3 Steps To A New Creative Vision For Your Brand Content

Many things go into developing a content strategy, and the creation process can prove to be both rewarding and challenging at times. Staying connected with your brand’s authentic voice is one of the most pervasive challenges when creating content in the long-term.

As time goes by and the volume of content you publish increases, it is good to step back and re-connect with the core mission. Whether it is because you’re feeling a disconnect from the purpose, or you just want to bring fresh ideas to the table.

How can you find a new perspective in those moments when you’re facing a creative block?

Creative Vision Poster With Eye Element And Title.

While data and logistics are important parts of the creation process, here I want to talk more about the abstract side of things, which is finding inspiration within the team, the brand purpose, and the brand’s mission.

For this reason, let’s separate the marketing and business goals from the creative process for a moment. There are three steps that can help you decide on a new direction for your content moving forward.

1) Formulate a vision

Begin by working on a philosophy that will help you choose what you focus on, and that will help you be more intentional about your content. Once you have a clear vision of what your content should look like, it will become easier for you to decide on what needs to be produced and how. Here are some bullet points to consider:

  • What does meaningful content look like to you?
  • What is the feeling that you want to inspire with the content?
  • Why is this important in the grand scheme of things?

Creative vision banner photo with lighthouse looking for content.

You can use any tool that fits your style to document your vision. Bring out the sticky notes, your tablets, a whiteboard, or anything else that will help you note everything down.

Once you have a summary of your vision, you can decide on the main topics that you will be creating content about. Make a list of possible directions moving forward and write down how your content will bridge the gap between problems and solutions for your audience.

Finally, come up with 3–5 words that describe your vision. These are the characteristics that should present and felt throughout the content you produce.

2) Create a map

Once you’ve introduced a vision, you should follow that up with an approach your team will take to reach the desired results. Creating a map of goals will help you understand how that vision will look like when it’s set in motion.

Just as a reminder, the actual marketing and business objectives are separate from this practice. Here, you’re trying to envision the desired result that your content will have over time in terms of impact on the audience or the world. Here are the bullet points to consider in this step:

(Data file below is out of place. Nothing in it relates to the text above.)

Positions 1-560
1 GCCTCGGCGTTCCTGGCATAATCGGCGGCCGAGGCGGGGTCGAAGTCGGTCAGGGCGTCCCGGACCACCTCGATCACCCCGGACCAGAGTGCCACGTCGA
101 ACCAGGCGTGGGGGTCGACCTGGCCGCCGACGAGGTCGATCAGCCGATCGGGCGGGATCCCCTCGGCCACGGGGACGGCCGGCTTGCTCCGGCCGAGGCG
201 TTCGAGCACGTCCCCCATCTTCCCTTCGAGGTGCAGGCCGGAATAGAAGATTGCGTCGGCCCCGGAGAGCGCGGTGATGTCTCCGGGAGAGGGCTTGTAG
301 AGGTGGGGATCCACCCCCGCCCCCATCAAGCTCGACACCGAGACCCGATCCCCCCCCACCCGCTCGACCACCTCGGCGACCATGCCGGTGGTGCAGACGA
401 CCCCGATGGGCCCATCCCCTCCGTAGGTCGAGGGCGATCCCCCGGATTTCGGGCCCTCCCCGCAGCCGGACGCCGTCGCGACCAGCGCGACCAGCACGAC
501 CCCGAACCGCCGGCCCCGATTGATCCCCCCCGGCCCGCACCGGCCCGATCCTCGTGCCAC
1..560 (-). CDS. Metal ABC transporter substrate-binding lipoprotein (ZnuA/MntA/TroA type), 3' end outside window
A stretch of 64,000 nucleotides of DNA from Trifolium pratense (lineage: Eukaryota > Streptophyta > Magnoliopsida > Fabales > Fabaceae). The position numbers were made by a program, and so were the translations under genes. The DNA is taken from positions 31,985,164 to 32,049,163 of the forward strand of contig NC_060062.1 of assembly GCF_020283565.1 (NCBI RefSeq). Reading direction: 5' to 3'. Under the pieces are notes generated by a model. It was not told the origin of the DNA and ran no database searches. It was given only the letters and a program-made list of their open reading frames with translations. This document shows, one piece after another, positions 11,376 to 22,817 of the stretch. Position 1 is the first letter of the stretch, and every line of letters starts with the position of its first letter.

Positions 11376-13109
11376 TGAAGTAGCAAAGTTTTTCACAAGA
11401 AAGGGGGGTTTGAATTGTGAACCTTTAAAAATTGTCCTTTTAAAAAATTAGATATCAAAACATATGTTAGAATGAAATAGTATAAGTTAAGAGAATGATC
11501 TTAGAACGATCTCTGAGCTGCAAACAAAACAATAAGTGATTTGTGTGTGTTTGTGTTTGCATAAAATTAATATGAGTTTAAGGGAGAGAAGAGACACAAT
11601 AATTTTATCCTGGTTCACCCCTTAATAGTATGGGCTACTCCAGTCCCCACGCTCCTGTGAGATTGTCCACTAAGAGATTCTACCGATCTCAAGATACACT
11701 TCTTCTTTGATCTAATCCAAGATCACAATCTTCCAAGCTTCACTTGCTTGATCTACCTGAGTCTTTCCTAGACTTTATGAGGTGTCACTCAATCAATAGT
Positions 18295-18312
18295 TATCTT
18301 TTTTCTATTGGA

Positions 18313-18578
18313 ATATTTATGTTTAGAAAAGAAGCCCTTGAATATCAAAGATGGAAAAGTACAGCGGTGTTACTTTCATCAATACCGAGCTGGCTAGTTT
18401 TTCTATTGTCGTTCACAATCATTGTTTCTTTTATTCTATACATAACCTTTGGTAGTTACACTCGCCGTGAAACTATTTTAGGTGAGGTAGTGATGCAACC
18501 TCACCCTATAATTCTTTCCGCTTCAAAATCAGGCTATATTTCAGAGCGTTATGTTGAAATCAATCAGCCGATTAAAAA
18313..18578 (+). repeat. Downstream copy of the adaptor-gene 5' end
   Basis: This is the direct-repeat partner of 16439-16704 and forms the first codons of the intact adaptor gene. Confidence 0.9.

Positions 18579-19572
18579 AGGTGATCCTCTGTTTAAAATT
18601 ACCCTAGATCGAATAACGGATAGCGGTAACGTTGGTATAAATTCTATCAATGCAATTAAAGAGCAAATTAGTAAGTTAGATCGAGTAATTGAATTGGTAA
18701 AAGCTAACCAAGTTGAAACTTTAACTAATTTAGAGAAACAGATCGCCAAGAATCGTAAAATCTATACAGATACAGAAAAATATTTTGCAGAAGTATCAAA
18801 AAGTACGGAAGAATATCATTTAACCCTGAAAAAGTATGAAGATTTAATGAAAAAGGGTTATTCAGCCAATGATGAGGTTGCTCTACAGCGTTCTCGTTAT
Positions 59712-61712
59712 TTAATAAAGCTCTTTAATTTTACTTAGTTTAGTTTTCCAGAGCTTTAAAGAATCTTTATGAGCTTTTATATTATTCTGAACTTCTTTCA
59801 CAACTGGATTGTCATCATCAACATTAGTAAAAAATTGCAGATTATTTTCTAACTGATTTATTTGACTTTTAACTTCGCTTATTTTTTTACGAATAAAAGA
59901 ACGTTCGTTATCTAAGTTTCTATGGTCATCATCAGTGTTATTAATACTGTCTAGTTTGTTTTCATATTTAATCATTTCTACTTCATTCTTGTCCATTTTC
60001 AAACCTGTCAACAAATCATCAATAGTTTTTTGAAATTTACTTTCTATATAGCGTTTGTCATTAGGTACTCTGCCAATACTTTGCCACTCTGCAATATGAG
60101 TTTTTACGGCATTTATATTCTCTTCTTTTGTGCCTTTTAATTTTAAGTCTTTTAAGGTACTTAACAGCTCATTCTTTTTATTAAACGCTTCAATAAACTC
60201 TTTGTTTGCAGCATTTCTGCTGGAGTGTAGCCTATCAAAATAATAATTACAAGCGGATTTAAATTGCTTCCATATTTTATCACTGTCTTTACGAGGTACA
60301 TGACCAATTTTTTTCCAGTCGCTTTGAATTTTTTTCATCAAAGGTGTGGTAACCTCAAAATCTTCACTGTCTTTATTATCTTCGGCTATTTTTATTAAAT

• How can you quantify the impact of the content?
  • What kind of change are you trying to conceive?
  • What is the direct effect you want to produce?

Content Inspiration Map Banner With Mountains and Goals.

Start by setting a few points in time that work for your team, for example, one year, six months, and three months. Once you have the predicted dates in mind, work backward, and assign objectives that you aim to achieve during that time.

What do you want to accomplish in the coming year with your content? What do you want to accomplish in the next six months? How does that correlate to the upcoming three months?

These will serve as touchpoints that you will use to check up on your vision and to examine the way that you’re progressing toward reaching the desired results. After each mark, review your progress and re-adjust if necessary.

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3) Optimize the flow

Now that you know where you’re going, it’s time to make your team thrive at fulfilling the vision that you have set for your brand. This means that you should take some time to analyze the current state of things and relate it to where you’re going next.

Optimize Flow banner with light bulb ideas and files.

There are five ways you can classify your creative efforts:

Stop — This is the type of work that does not support your vision or your business goals. You should stop creating this type of content.

Less of — This is the type of content that is not completely unnecessary, but it does not serve a big purpose in the overall ecosystem. You should create less content from this type.

Continue — Something that works well and is in alignment with your vision is always welcome. This is the type of content that you will continue to create as you do far.

More of — Is there content that you’re creating, but you’ve underestimated its performance until now? This is the type of content that you should create more of.

Start — There is always something new to try out here, and your brand might be mission out on some of those. Is there something you need to start creating that will serve your purpose and vision?


As content creators, we can spend a lot of time overthinking what content should look like, and how to make things perfect. In reality, there is no way to predict those things, and the best content for your brand will reveal itself in hindsight.

Don’t get stuck on perfectionism and uncertainty — set a vision, start creating, and discover new directions along the way.

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